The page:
While he admits his education hasn’t given him answers to all his questions, it has been immensely helpful in many ways. Haynes explained that what he has learned has given him the tools — tools necessary for these times — to “think theologically and pastorally about various pressing issues.”
“I feel like our current cultural moment demands our best theological reflections, our best exegesis, and our best preaching.”He continued, “Now that I am in seminary, I’ve found myself constantly thinking that this is the best time to be in seminary. I feel like our current cultural moment demands our best theological reflections, our best exegesis, and our best preaching.” Haynes recognizes that ministers are increasingly asked to be subject matter experts across a range of fields (politics, sociology, public health, etc.), but his coursework and professors have grounded him in his calling to minister to the church of God in a way those other fields cannot.
When it comes to training in leadership, Haynes credits his professors as being most influential, learning not only from their expertise, but from who they are. How they live has, in many ways, been as powerful as what they teach. “It has ultimately been my professors who have made me a better leader by modeling Christlike leadership. Each of my professors in their own way has emphasized the necessity of the humility, prayer, conviction, and joy that is needed to be a good leader,” Haynes shared.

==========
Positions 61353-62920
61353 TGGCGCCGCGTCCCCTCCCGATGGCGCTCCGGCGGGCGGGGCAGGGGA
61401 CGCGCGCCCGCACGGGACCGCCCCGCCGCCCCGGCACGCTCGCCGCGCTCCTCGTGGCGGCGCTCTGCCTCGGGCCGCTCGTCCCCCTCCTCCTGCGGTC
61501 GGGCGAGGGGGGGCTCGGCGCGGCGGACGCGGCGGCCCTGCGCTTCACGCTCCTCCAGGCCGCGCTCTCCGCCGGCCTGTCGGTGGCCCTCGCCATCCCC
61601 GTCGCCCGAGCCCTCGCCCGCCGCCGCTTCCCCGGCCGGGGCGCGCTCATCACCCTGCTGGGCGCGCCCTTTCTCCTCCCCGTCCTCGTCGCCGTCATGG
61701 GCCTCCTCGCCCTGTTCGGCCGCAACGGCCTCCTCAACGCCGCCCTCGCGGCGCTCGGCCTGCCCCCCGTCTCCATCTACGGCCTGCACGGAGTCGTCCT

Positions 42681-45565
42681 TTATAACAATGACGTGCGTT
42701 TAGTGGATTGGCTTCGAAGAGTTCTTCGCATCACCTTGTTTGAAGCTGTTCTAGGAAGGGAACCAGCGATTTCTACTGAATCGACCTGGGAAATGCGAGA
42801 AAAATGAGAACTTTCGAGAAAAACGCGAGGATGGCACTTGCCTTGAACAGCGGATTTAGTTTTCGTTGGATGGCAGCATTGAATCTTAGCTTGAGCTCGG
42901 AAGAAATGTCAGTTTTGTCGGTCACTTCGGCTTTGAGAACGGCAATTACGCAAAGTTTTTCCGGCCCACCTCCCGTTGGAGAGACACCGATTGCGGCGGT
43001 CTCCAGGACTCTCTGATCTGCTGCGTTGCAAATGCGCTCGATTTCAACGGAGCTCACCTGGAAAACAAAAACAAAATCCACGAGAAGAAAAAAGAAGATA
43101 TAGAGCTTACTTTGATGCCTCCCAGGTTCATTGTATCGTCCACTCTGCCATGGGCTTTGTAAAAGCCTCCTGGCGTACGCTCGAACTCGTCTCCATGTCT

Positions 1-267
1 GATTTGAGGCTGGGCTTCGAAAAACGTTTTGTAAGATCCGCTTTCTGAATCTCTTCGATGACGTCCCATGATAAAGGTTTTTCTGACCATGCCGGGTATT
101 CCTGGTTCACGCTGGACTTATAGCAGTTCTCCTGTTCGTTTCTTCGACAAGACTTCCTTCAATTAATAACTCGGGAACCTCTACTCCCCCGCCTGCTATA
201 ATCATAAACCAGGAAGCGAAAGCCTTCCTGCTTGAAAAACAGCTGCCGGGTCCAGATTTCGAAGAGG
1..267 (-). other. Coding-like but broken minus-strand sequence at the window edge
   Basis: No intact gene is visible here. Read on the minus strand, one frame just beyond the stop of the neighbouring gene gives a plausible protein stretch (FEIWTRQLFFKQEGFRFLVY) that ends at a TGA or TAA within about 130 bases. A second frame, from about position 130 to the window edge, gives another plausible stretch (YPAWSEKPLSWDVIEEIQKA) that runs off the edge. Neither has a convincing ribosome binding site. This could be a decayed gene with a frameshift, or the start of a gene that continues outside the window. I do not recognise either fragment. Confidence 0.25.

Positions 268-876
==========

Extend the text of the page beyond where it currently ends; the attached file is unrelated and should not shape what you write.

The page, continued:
“RTS is helping me become a better leader by constantly presenting a picture of pastoral leadership that is not built on a platform or one’s personality but one that is built of godliness, humility, a commitment to prayer, and a deep trust in the Lord.”His leadership training has been almost by immersion. Haynes continued, “RTS is helping me become a better leader by constantly presenting a picture of pastoral leadership that is not built on a platform or one’s personality but one that is built of godliness, humility, a commitment to prayer, and a deep trust in the Lord.”
Haynes believes “it takes a church, a presbytery, and a seminary to form healthy pastors (at least in the Presbyterian and Reformed tradition).” By connecting knowledge with practice, the joint pursuit of seminary at RTS Dallas and his Grace Presbyterian pastoral residency are preparing him to become fit for ministry. Grace Presbyterian Church provides him with the opportunity to be discipled by his pastor and to serve and walk alongside “a community of broken people redeemed by the gospel of Jesus Christ”; RTS Dallas provides him with instruction, training, role models, and tools to nurture a mind for truth and heart for God with a view to a life for ministry.
Alicia Akins works in international education by day, is a part-time Master of Arts (Biblical Studies) student at RTS Washington, and is the author of the forthcoming book, Invitations to Abundance, with Harvest House Publishers.